THE MEDIUMS’ BOOK

Allan Kardec

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203. The desire of all who aspire to be mediums is, naturally, to be able to converse with the spirits of persons who are dear to them ; but they must moderate their impatience, for communication with an especial spirit frequently offers material difficulties that render it impossible for the beginner. In order that a spirit may communicate, there must be between him and the medium nuidic relations, which are not always instantly established ; it is only as the faculty is developed that the medium acquires, little by little, the fitness to enter into relation with the first comer. It may be, then, that the one with whom communication is desired may not be in propitious condition to make it, notwithstanding his presence, as it may also be that he has neither the possibility nor the permission to come at the call that is made. This is why it is best, in the beginning, not to persist in asking for one spirit to the exclusion of all others; for it often happens that fluidic relations are not established with that one most easily, whatever may be the sympathy for him. So, before expecting to obtain communications from such or such a spirit, it is necessary to press the development of the faculty, and for that purpose make a general appeal, and, above all, address yourself to your guardian angel.

There is no particular form to be used; whoever pretends to give one may boldly be taxed with jug- glery, because, for spirits, form is nothing. The in- vocation should always be made in the name of God ; it may be made in the following terms, or in something equivalent: / pray Almighty God to permit a good spirit to communicate with me, and make me write; I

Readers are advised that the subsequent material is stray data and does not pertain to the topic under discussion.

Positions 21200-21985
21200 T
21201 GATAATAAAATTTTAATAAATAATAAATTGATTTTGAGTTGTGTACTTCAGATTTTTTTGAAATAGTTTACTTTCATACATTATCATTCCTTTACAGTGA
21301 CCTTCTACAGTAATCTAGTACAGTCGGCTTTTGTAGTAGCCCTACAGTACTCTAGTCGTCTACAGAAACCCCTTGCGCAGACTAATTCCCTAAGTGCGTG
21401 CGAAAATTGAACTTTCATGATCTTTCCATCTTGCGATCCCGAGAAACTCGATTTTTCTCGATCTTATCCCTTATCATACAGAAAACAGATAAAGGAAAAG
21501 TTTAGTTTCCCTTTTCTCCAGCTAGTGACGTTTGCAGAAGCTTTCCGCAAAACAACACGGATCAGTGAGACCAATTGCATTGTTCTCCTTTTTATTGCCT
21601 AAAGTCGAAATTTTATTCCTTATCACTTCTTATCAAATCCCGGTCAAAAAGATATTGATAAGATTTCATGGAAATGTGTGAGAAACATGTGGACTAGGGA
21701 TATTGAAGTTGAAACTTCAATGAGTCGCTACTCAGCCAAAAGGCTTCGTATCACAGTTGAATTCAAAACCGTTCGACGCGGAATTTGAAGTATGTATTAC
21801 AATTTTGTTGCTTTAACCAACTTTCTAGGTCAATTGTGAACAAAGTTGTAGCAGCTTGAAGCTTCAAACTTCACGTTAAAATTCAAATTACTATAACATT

pray, also, my guardian angel kindly to lielp me, and drive away bad spirits. Then wait until a spirit mani- fests himself by writing something. It may be that it will be the one desired, or it may be the spirit of a stranger, or the guardian angel; in any case he gen- erally makes himself known by writing his name; but then comes the question of identity, one that requires the most experience, for- there are few beginners who are not liable to be deceived. We treat of this after- ward in a special chapter.

When it is desired to call certain spirits, it is very essential, in the beginning, to address only those known to be good and sympathetic, and who might have a motive for coming, as relations or friends. In this case the invocation might be thus expressed: In the name of Almighty God I pray the spirit of such a one, to communicate with me: or, I pray Almighty God to permit the spirit of so and so to communicate with me: or any other form answering to the same thought. It is not the less necessary that the first questions should be so contrived that the answer may be simply

yes or no, as, for instance, Are you there ? Will you answer me ? Can you make me write ? &c. Later this precaution will be useless: we are speaking only of the beginning, when the relation is to be established: the essential thing is, that the question be not useless; that it does not pertain to things of private interest; and. above all, that it be the expression of a benevolent and sympathetic sentiment for the spirit addressed. (See, later, the special chapter on Invocations.)

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